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huallpa, and Huascar had been defeated and thrown into prison, and finally put to death. At a city called Caxamalca, Pizarro contrived, by means of the most atrocious treachery, to seize the Inca and massacre some ten thousand of the principal Peruvians, who came to his camp unarmed on a friendly visit. This threw the whole empire into confusion, and made the conquest easy. The Inca filled a room with gold as the price of his ransom; the Spaniards took the gold, broke their promise, and put him to death.

THE RUINS NEAR LAKE TITICACA.

It is now agreed that the Peruvian antiquities represent two distinct periods in the ancient history of the country, one being much older than the other. Mr. Prescott accepts and repeats the opinion that “there existed in the country a race advanced in civilization before the time of the Incas,” and that the ruins on the shores of Lake Titicaca are older than the reign of the first Inca. In the work of Rivero and Von Tschudi, it is stated that a critical examination of the monuments “indicates two very different epochs in Peruvian art, at least so far as concerns architecture; one before and the other after the arrival of the first Inca.” Among the ruins which belong to the older civilization are those at Lake Titicaca, old Huanuco, Tiahuanaco, and GranChimu, and it probably originated the roads and aqueducts. At Cuzco and other places are remains of buildings which represent the later time; but Cuzco of the Incas appears to have occupied the site of a ruined city of the older period. Figure 51 gives a view of the ancient Peruvian masonry. Montesinos supposes the name of Cuzco was derived from cosca, a Peruvian word signifying to level, or from heaps of earth called coscos, which abounded there. In his account of the previous times there is mention that an old city built there was in ruins. Perhaps the first Inca found on its site nothing but coscos, or heaps of ruins.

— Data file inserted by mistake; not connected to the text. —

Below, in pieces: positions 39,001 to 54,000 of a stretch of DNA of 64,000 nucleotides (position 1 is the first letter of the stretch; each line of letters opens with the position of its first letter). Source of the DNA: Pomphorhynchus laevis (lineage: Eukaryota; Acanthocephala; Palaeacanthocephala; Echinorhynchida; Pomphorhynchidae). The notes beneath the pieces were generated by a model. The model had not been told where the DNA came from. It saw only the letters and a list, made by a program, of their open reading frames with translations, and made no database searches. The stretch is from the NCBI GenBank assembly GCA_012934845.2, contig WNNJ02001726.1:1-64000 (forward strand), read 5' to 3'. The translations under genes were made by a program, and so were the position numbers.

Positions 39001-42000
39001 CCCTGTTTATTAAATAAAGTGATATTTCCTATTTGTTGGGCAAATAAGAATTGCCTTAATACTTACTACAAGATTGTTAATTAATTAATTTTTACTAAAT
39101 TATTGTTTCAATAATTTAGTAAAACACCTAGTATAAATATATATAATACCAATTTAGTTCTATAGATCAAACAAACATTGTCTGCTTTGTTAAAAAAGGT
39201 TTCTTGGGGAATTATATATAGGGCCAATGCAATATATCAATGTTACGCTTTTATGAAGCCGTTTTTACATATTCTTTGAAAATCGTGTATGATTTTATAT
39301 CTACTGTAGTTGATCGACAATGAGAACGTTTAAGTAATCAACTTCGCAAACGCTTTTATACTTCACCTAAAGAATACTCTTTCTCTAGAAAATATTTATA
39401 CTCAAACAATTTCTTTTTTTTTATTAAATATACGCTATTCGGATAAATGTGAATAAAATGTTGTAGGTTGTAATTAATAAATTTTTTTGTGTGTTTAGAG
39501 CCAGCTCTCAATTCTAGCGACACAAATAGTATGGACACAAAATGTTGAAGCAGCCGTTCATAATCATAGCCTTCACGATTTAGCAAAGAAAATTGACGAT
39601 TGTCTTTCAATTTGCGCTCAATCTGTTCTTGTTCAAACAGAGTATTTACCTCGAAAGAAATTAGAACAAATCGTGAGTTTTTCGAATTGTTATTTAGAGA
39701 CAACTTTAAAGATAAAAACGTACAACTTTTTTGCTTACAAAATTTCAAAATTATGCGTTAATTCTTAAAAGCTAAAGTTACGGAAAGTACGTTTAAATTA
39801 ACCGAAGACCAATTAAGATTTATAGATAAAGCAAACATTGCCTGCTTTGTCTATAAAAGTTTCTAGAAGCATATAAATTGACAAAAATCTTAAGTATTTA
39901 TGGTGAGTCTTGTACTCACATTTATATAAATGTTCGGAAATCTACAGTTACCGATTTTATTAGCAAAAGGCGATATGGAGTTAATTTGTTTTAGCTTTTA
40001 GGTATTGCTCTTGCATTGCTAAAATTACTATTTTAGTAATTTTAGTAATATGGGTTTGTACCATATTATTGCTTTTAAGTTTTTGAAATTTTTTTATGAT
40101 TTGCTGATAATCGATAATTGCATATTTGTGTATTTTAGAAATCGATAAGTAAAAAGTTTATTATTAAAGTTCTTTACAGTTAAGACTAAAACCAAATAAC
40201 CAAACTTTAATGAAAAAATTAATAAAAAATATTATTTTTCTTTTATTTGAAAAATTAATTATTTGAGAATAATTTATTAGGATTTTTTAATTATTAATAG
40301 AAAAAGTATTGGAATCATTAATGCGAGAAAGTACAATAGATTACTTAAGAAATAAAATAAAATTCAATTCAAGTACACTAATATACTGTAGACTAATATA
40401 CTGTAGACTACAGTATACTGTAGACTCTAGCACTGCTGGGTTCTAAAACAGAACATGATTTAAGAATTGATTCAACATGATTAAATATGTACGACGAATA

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At Lake Titicaca some of the more important remains are on the islands. On Titicaca Island are the ruins of a great edifice described as “a palace or temple.” Remains of other structures exist, but their ruins

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are old, much older than the time of the Incas. Figures 52 and 53 represent different ruins on the island of .

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Titicaca. They were all built of hewn stone, and had doors and windows, with posts, sills, and thresholds of

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